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Does Business Ethics Rest on a Mistake?

Published online by Cambridge University Press:  23 January 2015

Abstract:

This presidential address to the Society for Business Ethics argues that business ethics rests upon the mistaken assumption that teaching and research in the field ought to aim at the incorporation of ethics into managerial decision making. An alternative to this Moral Manager Model is a Moral Market Model, in which the aim is to develop markets that produce ethical outcomes. The differences between the two models are discussed with reference to the themes of responsibility, participation, and relationships.

Type
Articles
Copyright
Copyright © Society for Business Ethics 1999

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References

Notes

This paper was presented as the Presidential Address to the Society for Business Ethics, at the Annual Meeting in San Diego, California, August 8, 1998.

1 Robert J. Samuelson, “R.I.P.: The Good Corporation,” Newsweek, July 5, 1993, p. 41.

2 See William H. Davidow and Michael S. Malone, The Virtual Corporation (New York: HarperBusiness, 1992).

3 Albert J. Dunlap, Mean Business (New York: Random House, 1996).

4 Kenneth E. Goodpaster, “Ethical Imperatives and Corporate Leadership,” in Business Ethics: The State of the Art, ed. R. Edward Freeman (New York: Oxford University Press, 1991).

5 Goodpaster, “Ethical Imperatives and Corporate Leadership,” p. 97.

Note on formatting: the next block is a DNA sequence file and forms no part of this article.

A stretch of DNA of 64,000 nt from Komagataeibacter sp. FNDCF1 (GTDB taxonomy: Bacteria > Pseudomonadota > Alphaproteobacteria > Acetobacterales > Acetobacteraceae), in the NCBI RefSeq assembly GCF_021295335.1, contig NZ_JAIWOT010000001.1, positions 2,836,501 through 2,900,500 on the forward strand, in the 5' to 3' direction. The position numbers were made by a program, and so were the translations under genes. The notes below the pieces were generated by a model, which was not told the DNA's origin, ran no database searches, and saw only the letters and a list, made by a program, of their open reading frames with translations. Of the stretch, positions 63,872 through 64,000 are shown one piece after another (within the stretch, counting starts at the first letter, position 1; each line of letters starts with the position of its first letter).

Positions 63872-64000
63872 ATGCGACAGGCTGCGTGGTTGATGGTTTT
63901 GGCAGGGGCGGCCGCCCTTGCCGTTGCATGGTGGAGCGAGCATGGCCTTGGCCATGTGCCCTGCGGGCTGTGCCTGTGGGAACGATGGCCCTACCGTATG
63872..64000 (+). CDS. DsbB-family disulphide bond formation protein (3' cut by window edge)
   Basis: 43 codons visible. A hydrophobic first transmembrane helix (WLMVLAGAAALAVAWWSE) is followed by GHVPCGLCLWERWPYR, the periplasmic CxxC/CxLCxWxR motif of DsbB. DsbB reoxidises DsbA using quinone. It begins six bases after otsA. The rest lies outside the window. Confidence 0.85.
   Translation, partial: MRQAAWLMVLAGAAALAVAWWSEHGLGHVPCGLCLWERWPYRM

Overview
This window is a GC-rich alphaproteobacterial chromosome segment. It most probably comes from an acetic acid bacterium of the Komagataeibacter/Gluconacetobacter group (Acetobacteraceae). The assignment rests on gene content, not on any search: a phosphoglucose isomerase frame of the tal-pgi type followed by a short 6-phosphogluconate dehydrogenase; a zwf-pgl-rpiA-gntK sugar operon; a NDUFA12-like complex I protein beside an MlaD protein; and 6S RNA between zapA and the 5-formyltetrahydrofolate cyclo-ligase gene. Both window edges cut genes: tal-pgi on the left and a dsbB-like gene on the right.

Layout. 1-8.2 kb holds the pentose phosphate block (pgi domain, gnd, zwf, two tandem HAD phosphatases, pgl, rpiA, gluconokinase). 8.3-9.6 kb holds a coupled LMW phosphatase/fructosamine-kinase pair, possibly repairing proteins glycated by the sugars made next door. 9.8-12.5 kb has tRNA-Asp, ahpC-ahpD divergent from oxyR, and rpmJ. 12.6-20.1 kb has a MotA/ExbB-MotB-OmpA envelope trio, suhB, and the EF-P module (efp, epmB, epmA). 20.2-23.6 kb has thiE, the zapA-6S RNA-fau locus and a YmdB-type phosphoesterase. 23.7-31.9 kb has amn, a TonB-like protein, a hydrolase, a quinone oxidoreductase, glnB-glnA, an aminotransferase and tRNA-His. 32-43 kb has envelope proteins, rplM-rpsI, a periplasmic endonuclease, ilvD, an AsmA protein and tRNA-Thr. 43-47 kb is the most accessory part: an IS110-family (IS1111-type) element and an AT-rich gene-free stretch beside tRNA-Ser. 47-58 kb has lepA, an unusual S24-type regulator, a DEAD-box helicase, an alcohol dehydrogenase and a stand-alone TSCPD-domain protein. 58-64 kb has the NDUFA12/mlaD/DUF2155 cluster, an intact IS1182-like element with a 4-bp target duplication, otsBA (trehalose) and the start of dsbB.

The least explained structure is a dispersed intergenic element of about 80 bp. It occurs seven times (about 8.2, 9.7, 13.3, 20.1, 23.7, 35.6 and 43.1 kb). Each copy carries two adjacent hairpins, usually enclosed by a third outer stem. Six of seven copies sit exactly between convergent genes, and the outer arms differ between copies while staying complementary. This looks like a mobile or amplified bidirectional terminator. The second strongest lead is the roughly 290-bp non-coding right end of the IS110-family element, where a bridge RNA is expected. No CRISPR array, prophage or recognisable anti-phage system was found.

6 John R. Boatright, Ethics and the Conduct of Business, 2nd ed. (Upper Saddle River, N.J.: Prentice Hall, 1997), p. 19.

7 ”Levi Strauss and Co.: Global Sourcing (A),” Harvard Business School, 9–395–127.

8 John Ladd, “Morality and the Ideal of Rationality in Formal Organizations,” Monist 54 (1970); Robert Jackall, “Moral Mazes: Bureaucracy and Managerial Work,” Harvard Business Review, September-October 1983.

9 Robert Jackall, Moral Mazes: The World of Corporate Managers (New York: Oxford University Press, 1988.

10 Ambrose Bierce, The Devil’s Dictionary (New York: World, 1911).

11 Alan Wolfe, “The Modern Corporation: Private Agent or Public Actor?” Washington and Lee Law Review 50 (1993): 1686 (italics in the original).

12 Wolfe, “The Modern Corporation,” p. 1686.

13 William Baumol, Perfect Markets and Easy Virtue: Business Ethics and the Invisible Hand (Oxford: Blackwell, 1991), p. 53.

14 Daniel R. Gilbert, Jr., “Respect for Persons, Management Theory, and Business Ethics,” in Business Ethics: The State of the Art, ed. R. Edward Freeman (New York: Oxford University Press, 1991), p. 116.

15 For an example, see E. A. Ross, Social Control (New York: Macmillan, 1901).

16 The distinction is due to Adolf A. Berle, Jr., and Gardiner C. Means, The Modern Corporation and Private Property (New York: Macmillan, 1932).

17 Alfred D. Chandler, The Visible Hand: The Managerial Revolution in American Business (Cambridge: Belknap Press, 1977).

18 Gilbert, “Respect for Persons, Management Theory, and Business Ethics,” p. 113.